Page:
Trauma care documentation: A comprehensive guide

Patricia Southard, Pamela Frankel

Research output: Contribution to journalArticlepeer-review

8 Scopus citations


The medical record serves numerous functions. It provides chronologic evidence of patient evaluation, treatment, and response to therapy, and a means to review the quality of the care. Communication among members of the health care team regarding the patient's status and plan of care also occurs by means of the medical record.5 The medical and legal importance of a comprehensive, accurate trauma resuscitation record cannot be overemphasized. The success of this type of documentation will depend on the design of the record and the understanding of the personnel involved. In addition, nursing managers responsible for the fiscal accountability of their departments understand the value of accurate documentation. The trauma resuscitation record can be used to demonstrate to insurance companies the reason for charging trauma patients additional fees. Inadequate documentation can cause charges to be disallowed by the third-party payors. Perhaps one of the most important functions of the medical record is to assist in protecting the legal interest of the patient and the health care provider.5 Minimum documentation for care provided in the emergency department must include patient identification, how the patient arrived, care that was rendered before arrival, pertinent history, chronologic notation of results of physical examination including vital signs, and the results of diagnostic and therapeutic procedures and tests. The physician's orders and diagnostic impression should be recorded. It is important that the patient's response to the interventions, not just the intervention itself, be described. The patient's disposition and condition on discharge from the emergency department must be documented. For the trauma patient, mechanisms of injury, GCS, trauma score (or essential components), spinal immobilization, and the status of airway, breathing, and circulatory systems also must be recorded.8. The importance of accurate and comprehensive documentation on every medical record should not be underestimated. (National Standards of Emergency Nursing Practice dictate that nurses are responsible for the accurate documentation of patient care.9) The medical record provides both important information about the patient's clinical condition and the cornerstone for lawsuits in alleged medical negligence. It is the legal documentation of ongoing patient care delivery and the chronicle of the patient's responses to therapeutic interventions.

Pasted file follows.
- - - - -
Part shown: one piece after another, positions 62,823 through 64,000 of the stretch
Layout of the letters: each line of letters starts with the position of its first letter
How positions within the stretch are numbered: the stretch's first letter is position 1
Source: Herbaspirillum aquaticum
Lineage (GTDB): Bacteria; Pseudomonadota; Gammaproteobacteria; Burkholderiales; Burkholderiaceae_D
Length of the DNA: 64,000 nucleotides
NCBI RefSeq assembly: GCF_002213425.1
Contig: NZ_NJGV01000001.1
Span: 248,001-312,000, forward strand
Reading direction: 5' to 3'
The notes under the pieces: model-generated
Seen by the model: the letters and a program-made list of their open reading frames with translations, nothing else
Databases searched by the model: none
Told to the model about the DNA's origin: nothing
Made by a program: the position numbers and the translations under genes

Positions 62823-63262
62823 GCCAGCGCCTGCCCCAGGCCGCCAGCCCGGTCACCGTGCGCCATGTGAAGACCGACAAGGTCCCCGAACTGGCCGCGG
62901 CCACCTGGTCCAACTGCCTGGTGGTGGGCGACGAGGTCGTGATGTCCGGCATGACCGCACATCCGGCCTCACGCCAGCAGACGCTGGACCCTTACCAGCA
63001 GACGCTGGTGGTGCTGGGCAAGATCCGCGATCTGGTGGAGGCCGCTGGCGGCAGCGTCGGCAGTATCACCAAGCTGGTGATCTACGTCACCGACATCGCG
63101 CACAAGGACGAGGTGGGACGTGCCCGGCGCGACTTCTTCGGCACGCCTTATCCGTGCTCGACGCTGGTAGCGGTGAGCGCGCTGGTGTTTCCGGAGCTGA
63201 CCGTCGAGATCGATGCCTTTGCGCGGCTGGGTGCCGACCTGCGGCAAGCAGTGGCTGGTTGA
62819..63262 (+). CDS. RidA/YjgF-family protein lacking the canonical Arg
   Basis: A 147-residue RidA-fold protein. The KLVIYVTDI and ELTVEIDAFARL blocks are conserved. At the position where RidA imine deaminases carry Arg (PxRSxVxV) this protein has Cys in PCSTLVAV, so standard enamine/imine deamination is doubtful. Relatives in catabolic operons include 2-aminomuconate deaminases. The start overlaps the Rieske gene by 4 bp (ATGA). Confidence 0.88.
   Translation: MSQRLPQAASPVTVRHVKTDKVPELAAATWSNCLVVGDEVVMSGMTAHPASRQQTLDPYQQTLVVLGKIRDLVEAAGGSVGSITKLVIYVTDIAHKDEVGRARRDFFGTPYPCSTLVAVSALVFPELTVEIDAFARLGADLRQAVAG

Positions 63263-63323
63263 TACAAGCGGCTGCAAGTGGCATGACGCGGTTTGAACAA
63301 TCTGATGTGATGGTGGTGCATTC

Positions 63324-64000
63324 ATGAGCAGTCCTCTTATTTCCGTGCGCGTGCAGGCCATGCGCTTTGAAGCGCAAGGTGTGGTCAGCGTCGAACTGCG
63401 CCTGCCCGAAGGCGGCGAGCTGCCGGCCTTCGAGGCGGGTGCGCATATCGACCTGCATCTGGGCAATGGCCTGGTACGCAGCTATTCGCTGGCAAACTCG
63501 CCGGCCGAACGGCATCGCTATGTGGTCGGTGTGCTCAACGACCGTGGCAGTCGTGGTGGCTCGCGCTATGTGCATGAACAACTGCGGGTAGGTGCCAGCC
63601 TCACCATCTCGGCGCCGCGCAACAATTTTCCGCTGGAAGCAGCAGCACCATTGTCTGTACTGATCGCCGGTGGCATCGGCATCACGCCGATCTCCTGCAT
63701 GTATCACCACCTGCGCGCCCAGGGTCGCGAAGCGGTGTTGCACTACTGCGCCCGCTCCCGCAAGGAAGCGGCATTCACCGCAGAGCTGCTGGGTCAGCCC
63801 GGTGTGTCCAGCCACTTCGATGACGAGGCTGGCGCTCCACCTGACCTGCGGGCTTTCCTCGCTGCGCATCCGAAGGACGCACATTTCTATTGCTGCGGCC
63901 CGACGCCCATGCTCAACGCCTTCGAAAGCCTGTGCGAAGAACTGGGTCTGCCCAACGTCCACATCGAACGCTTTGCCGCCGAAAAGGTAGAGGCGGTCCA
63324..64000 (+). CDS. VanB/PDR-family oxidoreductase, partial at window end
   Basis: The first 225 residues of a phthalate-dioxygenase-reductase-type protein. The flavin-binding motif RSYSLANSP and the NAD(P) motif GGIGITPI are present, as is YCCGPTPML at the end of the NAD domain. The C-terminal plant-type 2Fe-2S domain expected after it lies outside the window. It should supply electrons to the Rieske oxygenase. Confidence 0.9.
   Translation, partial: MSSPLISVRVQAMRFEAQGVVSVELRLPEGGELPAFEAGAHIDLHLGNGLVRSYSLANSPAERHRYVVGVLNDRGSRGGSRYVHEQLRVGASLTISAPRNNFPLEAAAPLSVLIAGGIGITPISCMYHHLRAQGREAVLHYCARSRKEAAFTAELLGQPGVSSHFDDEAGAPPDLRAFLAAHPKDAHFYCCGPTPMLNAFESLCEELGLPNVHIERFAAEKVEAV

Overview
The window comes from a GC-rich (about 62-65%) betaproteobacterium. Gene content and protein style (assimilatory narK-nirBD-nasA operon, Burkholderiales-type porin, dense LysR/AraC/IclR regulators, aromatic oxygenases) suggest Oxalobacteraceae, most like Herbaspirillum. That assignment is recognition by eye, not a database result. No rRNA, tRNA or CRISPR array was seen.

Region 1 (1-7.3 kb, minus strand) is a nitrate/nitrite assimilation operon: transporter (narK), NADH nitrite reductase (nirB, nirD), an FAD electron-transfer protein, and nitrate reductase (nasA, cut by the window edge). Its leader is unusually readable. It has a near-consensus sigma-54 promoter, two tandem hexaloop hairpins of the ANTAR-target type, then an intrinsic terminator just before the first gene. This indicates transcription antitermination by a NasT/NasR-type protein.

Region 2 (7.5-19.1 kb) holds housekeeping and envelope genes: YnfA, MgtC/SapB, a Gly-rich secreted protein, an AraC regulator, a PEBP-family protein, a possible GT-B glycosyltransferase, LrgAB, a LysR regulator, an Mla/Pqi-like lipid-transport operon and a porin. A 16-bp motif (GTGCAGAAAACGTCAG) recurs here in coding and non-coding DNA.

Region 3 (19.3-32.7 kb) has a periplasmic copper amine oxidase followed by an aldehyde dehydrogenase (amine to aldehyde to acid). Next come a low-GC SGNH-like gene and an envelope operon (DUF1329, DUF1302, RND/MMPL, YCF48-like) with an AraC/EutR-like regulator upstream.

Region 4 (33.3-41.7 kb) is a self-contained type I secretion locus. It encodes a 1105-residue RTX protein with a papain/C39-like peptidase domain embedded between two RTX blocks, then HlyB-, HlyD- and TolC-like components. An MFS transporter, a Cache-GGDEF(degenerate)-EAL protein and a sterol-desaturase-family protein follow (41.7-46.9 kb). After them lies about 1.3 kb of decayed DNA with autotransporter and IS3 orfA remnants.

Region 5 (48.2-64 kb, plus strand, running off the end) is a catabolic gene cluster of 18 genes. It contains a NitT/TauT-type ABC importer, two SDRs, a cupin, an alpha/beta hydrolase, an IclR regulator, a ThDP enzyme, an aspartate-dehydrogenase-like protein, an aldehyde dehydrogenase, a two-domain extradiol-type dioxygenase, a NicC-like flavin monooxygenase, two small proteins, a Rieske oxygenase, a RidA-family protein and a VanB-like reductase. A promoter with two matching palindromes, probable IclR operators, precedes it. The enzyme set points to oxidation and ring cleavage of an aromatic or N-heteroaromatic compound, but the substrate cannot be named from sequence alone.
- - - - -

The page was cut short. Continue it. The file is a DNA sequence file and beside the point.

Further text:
Original languageEnglish (US)
Pages (from-to)393-398
Number of pages6
JournalJournal of Emergency Nursing
Issue number5
StatePublished - 1989

ASJC Scopus subject areas

  • Emergency


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